The University of Ghana Medical Centre is set to scale up health delivery services to patients in November this year.
That’s according to the Head of Customer and Public Relations at the Centre, Barbara Owusu-Hemeng.
Currently, the hospital offers out-patient services in only three units covering the pediatric, gynaecology and family medicine departments.
There were challenges with the operationalization of the hospital due to a tussle over whether government or the University of Ghana should manage the 615-bed facility.
Following a visit by some Minority MPs to the centre, it emerged that the roll-out of phase two will take full effect in November.
“We are going to scale up significantly by November 1st. But this is a referral facility so even though we are not going to turn away walk-in patients we are a referral facility. Just operating three OPD clinics is not enough so we are going to scale up because we know now that funds have come and the contractor has been given the funds. His men are here are they are doing the work,” Barbara Owusu-Hemeng said.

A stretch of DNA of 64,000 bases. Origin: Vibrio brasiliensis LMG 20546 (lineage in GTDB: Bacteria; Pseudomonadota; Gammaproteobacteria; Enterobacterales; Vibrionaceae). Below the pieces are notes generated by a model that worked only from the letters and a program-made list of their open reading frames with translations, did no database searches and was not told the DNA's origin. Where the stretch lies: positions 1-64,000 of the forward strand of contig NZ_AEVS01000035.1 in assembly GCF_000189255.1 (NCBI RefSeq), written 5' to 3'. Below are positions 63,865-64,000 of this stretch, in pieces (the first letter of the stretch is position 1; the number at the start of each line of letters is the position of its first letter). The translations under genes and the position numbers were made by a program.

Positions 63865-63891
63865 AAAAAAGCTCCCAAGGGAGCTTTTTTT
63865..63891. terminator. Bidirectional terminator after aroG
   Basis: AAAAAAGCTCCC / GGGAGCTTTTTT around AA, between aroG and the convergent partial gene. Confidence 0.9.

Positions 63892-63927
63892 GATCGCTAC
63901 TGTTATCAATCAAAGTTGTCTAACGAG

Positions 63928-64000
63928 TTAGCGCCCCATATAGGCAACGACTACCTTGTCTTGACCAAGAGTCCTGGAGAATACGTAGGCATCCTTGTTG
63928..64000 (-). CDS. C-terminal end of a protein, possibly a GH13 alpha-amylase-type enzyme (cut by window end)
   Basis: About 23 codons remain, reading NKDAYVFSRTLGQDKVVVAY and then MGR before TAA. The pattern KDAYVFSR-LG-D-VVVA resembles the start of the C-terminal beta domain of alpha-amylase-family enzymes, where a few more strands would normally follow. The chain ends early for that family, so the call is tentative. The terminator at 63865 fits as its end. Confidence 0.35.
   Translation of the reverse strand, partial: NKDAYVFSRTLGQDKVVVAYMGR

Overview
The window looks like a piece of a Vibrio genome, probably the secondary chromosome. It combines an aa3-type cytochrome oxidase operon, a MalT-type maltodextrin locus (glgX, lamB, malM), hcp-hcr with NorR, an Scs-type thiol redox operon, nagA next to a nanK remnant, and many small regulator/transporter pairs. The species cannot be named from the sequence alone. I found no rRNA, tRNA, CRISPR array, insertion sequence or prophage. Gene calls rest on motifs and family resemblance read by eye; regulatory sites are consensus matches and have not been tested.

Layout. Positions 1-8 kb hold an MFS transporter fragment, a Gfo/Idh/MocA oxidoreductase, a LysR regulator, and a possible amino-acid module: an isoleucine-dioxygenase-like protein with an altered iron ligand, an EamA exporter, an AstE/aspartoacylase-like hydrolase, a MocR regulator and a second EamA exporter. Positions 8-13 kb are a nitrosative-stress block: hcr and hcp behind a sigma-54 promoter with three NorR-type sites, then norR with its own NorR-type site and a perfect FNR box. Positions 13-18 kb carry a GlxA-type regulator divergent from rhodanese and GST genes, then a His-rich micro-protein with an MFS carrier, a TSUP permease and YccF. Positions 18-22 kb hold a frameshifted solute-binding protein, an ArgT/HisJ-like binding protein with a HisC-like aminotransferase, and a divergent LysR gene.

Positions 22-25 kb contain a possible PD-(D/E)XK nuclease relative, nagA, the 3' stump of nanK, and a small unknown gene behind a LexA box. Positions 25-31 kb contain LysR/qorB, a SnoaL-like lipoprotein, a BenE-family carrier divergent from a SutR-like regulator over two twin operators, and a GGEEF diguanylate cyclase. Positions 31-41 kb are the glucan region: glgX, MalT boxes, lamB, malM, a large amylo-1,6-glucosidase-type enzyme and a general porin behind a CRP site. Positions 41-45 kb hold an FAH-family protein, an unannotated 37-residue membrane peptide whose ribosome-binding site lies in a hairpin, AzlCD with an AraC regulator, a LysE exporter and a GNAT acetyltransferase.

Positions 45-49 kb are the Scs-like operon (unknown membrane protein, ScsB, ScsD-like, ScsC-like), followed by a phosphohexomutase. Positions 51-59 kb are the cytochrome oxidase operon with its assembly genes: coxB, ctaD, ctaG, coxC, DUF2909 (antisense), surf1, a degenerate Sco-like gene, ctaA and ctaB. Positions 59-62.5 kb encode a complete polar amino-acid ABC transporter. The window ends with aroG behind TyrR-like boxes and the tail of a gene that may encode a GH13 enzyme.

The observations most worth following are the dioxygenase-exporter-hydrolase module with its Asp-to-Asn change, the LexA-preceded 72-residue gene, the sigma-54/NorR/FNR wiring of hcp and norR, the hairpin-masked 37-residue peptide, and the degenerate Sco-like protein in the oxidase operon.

The facility is expected to operate at full capacity by December 2020 as only one phase of it has been completed so far.
The 650-bed capacity facility although commissioned in January 2017 was not in use for several months.
It was initially scheduled to open in November 2017, but was kept locked to the public due to a tussle between the Minister of Health and the University of Ghana over the management of the $217 million facility.
After months of the controversy, the University of Ghana Medical Centre (UGMC), was officially opened in July 2018 as Ghana’s first Quaternary center.
What is quaternary healthcare?
The term quaternary care is sometimes used as an extension of tertiary care in reference to advanced levels of medicine which are highly specialized and not widely accessed. Experimental medicine and some types of uncommon diagnostic or surgical procedures are considered quaternary care.
These services are usually only offered in a limited number of regional or national health care centres.
A quaternary care hospital may have virtually any procedure available, whereas a tertiary care facility may not offer a sub-specialist with that training.